NCUA Proposes Change to Definition of "Troubled Condition" for State-Chartered Credit Unions

UPDATED Aug. 6, 2012 - During the National Credit Union Administration’s (NCUA) July Board meeting, the NCUA board voted unanimously to publish a notice of proposed rulemaking to amend the definition of "troubled condition" in §701.14 and elsewhere in NCUA’s regulations. For the most part, the proposed rule would affect only federally insured state-chartered credit unions (FISCUs). The Federal Register notice can be found here. NASCUS has prepared a summary of the proposal here

In 1989 the Federal Credit Union Act (FCUA) was amended to require federally insured credit unions to notify NCUA prior to adding or replacing any senior management official or director if the credit union had been chartered less than two years or if the credit union was "troubled condition" as defined by NCUA. Currently, NCUA defines "troubled condition" as a credit union that has received special assistance or a credit union that has been rated a CAMEL 4 or 5.  For FISCUs , the CAMEL rating that determined whether the credit union met the regulatory definition of "troubled condition" was the rating given by its state regulator.  For corporate credit unions, the rules uses the CRIS rating.  It is the use of the state regulator rating that NCUA proposes changing.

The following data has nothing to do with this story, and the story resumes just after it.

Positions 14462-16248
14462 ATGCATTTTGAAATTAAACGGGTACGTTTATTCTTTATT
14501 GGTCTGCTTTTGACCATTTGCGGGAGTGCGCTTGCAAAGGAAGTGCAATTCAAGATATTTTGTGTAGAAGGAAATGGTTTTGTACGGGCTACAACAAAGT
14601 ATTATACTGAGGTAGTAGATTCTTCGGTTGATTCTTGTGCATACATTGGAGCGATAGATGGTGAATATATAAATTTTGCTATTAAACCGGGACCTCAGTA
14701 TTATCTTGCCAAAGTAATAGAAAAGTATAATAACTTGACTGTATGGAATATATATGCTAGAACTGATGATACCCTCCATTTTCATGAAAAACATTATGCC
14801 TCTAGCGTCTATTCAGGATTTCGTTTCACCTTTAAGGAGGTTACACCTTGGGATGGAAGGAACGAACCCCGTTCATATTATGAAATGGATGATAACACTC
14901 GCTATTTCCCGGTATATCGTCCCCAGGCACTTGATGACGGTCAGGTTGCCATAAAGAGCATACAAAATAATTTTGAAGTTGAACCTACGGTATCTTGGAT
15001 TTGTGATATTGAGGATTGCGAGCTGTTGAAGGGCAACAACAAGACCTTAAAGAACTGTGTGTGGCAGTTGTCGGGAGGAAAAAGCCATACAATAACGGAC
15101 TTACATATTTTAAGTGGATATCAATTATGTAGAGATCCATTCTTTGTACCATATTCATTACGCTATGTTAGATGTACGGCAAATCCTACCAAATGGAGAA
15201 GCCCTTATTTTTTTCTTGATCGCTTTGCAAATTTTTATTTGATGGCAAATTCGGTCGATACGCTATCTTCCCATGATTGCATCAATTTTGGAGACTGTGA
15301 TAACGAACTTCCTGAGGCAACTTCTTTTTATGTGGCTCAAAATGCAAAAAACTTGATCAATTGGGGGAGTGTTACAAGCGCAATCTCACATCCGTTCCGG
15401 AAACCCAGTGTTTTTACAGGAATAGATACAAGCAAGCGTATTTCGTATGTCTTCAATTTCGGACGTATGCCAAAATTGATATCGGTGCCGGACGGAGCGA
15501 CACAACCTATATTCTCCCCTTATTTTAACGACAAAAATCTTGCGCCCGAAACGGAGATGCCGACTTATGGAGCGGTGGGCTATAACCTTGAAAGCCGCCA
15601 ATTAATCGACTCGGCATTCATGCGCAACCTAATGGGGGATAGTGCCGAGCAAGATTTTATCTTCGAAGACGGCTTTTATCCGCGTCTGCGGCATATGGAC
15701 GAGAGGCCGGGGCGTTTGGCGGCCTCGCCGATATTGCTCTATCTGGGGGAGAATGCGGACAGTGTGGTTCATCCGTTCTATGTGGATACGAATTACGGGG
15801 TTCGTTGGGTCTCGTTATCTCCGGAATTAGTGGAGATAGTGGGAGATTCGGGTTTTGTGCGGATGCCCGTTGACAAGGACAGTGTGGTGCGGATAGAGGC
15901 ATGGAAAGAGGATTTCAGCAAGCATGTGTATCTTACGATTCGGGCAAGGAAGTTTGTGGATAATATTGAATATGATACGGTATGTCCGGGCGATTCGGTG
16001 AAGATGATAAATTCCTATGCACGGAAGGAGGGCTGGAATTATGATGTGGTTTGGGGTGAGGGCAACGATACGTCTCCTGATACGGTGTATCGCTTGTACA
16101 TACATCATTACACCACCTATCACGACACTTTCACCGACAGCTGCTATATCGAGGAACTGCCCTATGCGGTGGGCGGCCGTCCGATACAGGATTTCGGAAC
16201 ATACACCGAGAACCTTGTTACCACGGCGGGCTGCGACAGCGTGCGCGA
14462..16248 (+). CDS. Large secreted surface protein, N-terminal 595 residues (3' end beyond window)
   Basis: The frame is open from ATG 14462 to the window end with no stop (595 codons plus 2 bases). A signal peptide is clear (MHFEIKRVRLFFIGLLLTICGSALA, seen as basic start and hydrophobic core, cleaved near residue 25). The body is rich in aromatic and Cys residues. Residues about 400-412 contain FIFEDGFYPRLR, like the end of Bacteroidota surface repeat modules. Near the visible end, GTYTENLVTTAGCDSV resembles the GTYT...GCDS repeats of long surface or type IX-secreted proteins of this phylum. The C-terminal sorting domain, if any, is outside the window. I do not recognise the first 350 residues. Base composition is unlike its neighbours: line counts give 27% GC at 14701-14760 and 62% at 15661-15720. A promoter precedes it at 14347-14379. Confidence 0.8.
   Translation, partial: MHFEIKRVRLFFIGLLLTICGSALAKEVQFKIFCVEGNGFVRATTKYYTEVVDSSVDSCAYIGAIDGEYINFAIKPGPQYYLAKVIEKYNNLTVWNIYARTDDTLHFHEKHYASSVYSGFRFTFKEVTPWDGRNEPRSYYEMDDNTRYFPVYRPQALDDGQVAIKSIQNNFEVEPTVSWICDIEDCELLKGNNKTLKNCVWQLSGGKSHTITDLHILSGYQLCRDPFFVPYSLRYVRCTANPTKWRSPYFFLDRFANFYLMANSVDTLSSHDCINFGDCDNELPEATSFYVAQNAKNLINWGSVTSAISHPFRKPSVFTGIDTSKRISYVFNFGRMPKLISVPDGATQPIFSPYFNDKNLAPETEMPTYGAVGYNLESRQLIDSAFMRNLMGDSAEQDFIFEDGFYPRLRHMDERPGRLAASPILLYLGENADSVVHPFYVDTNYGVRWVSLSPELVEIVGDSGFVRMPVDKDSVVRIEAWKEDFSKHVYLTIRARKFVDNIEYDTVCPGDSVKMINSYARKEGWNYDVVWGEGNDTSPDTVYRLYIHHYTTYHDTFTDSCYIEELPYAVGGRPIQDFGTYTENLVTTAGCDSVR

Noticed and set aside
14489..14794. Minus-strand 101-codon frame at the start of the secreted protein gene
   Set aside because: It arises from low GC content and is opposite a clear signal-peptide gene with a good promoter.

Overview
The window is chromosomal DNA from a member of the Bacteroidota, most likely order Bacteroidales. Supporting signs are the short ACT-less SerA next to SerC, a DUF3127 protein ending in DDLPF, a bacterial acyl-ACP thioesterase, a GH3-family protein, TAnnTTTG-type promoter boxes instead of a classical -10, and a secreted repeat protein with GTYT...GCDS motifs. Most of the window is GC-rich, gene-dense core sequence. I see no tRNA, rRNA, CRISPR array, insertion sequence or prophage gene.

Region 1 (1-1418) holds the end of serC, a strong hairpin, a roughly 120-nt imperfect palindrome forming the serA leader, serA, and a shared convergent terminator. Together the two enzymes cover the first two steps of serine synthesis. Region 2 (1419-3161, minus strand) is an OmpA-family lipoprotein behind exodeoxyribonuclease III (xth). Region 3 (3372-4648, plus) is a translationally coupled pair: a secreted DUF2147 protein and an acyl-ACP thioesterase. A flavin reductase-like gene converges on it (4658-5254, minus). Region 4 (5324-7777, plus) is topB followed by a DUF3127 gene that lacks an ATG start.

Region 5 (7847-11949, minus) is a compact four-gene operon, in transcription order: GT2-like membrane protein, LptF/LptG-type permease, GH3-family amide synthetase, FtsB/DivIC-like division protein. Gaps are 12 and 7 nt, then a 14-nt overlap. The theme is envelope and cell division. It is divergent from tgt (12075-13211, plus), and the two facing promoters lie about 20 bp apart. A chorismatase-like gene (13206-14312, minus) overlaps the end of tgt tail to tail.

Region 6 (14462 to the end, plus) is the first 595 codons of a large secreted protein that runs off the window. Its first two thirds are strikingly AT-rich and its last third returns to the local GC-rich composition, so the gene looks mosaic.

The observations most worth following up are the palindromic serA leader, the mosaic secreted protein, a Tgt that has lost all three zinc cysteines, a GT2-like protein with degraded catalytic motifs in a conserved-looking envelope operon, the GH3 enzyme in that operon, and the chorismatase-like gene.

NCUA's proposal would define a FISCU to be in troubled condition when either the state regulator or NCUA assigns it a composite CAMEL rating of 4 or 5 (or CRIS rating for corporates). In effect, the proposed rule allows NCUA to substitute its judgment over that of the state regulatory to designate a FISCU in troubled condition. The proposed rule has a 60-day comment period.

"NASCUS is very concerned about the preemptive nature of NCUA's proposed rulemaking regarding troubled condition FISCUs," said NASCUS President and CEO Mary Martha Fortney. "State regulators are the primary regulator for FISCUs and this proposal appears to presume that the agency's judgment is superior to that of its state regulator partners. Through successive preemptive rule making, NCUA continues to dilute the dual chartering system with little regard for the consequences and implications on the state CU system. That NCUA proposes to further diminish the role of state agencies in the supervision of FISCUs is troublesome from a broad perspective.  We intend to file formal comments and continue to express our concerns to the NCUA Board."

Comments are due Oct. 1, 2012. Feedback is welcome to Brian Knight at